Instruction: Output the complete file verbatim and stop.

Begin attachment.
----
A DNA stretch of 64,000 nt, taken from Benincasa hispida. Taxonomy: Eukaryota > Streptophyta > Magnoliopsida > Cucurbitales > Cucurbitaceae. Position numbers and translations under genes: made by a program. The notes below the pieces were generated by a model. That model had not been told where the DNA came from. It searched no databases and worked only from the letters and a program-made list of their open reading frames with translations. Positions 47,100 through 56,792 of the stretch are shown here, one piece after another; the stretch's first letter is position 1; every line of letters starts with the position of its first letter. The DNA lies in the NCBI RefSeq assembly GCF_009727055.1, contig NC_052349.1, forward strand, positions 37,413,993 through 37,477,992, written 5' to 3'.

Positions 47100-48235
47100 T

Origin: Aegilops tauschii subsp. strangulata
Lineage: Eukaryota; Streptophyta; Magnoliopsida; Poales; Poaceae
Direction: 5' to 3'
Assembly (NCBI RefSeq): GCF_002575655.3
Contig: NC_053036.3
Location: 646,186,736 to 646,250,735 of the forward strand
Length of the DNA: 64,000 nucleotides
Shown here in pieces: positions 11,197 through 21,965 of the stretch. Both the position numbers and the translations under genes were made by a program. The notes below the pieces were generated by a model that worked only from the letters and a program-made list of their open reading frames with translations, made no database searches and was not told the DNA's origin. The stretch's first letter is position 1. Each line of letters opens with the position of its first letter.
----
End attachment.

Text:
A DNA stretch of 64,000 nt, taken from Benincasa hispida. Taxonomy: Eukaryota > Streptophyta > Magnoliopsida > Cucurbitales > Cucurbitaceae. Position numbers and translations under genes: made by a program. The notes below the pieces were generated by a model. That model had not been told where the DNA came from. It searched no databases and worked only from the letters and a program-made list of their open reading frames with translations. Positions 47,100 through 56,792 of the stretch are shown here, one piece after another; the stretch's first letter is position 1; every line of letters starts with the position of its first letter. The DNA lies in the NCBI RefSeq assembly GCF_009727055.1, contig NC_052349.1, forward strand, positions 37,413,993 through 37,477,992, written 5' to 3'.

Positions 47100-48235
47100 T

Origin: Aegilops tauschii subsp. strangulata
Lineage: Eukaryota; Streptophyta; Magnoliopsida; Poales; Poaceae
Direction: 5' to 3'
Assembly (NCBI RefSeq): GCF_002575655.3
Contig: NC_053036.3
Location: 646,186,736 to 646,250,735 of the forward strand
Length of the DNA: 64,000 nucleotides
Shown here in pieces: positions 11,197 through 21,965 of the stretch. Both the position numbers and the translations under genes were made by a program. The notes below the pieces were generated by a model that worked only from the letters and a program-made list of their open reading frames with translations, made no database searches and was not told the DNA's origin. The stretch's first letter is position 1. Each line of letters opens with the position of its first letter.